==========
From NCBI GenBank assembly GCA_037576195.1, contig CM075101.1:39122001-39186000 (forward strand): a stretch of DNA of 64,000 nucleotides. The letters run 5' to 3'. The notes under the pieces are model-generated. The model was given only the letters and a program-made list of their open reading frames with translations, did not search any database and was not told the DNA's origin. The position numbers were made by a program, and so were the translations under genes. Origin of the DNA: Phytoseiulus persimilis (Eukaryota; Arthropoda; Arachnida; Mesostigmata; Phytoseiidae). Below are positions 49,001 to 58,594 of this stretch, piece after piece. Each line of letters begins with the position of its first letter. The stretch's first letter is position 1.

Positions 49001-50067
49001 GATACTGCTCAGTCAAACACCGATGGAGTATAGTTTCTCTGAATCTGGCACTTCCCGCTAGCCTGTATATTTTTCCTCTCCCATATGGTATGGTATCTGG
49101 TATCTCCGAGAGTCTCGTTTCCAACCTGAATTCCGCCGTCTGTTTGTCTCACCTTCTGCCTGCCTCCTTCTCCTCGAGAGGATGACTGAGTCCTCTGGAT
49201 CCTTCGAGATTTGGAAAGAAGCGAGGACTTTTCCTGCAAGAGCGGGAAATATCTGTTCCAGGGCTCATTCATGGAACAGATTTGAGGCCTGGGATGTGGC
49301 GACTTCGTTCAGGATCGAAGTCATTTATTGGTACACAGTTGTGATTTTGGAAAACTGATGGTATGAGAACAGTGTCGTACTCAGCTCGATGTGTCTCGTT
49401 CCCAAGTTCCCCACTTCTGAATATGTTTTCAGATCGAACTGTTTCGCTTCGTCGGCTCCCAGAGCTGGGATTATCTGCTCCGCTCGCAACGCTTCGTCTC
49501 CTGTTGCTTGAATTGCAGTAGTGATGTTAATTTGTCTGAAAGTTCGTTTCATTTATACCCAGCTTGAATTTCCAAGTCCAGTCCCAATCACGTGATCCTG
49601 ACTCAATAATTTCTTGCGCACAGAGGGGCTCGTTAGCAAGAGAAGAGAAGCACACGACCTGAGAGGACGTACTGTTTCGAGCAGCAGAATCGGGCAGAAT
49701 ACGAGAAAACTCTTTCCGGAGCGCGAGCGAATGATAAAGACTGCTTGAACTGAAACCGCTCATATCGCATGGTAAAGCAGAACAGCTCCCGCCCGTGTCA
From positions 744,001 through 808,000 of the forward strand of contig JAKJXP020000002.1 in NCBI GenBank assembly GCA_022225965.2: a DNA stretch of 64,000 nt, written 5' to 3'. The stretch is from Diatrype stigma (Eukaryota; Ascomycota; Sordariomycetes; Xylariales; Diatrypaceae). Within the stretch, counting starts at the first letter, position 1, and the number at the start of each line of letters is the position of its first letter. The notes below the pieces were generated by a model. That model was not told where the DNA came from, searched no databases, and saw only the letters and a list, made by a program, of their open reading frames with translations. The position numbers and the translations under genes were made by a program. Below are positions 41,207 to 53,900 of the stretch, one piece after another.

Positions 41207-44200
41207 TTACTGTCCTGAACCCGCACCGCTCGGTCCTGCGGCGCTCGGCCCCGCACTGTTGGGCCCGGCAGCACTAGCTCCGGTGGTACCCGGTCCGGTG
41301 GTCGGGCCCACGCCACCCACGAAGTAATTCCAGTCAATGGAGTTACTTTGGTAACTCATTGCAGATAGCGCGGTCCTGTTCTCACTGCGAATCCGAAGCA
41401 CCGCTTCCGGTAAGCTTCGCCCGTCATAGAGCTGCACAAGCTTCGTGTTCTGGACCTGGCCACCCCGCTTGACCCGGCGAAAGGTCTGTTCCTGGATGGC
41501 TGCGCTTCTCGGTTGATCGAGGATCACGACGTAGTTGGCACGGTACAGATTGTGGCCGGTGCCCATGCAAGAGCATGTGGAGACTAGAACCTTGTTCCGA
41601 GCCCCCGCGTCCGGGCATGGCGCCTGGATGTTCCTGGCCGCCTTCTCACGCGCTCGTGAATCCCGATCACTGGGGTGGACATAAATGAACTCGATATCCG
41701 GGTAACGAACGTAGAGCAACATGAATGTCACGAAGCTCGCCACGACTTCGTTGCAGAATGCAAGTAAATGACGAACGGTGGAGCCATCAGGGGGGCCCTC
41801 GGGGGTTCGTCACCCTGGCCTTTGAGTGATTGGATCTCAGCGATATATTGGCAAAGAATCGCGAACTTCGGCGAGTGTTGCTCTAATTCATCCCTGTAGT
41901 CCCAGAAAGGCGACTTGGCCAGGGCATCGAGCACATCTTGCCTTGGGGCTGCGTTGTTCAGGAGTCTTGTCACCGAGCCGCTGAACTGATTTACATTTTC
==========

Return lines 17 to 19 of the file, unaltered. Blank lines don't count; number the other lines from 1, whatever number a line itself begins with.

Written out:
41601 GCCCCCGCGTCCGGGCATGGCGCCTGGATGTTCCTGGCCGCCTTCTCACGCGCTCGTGAATCCCGATCACTGGGGTGGACATAAATGAACTCGATATCCG
41701 GGTAACGAACGTAGAGCAACATGAATGTCACGAAGCTCGCCACGACTTCGTTGCAGAATGCAAGTAAATGACGAACGGTGGAGCCATCAGGGGGGCCCTC
41801 GGGGGTTCGTCACCCTGGCCTTTGAGTGATTGGATCTCAGCGATATATTGGCAAAGAATCGCGAACTTCGGCGAGTGTTGCTCTAATTCATCCCTGTAGT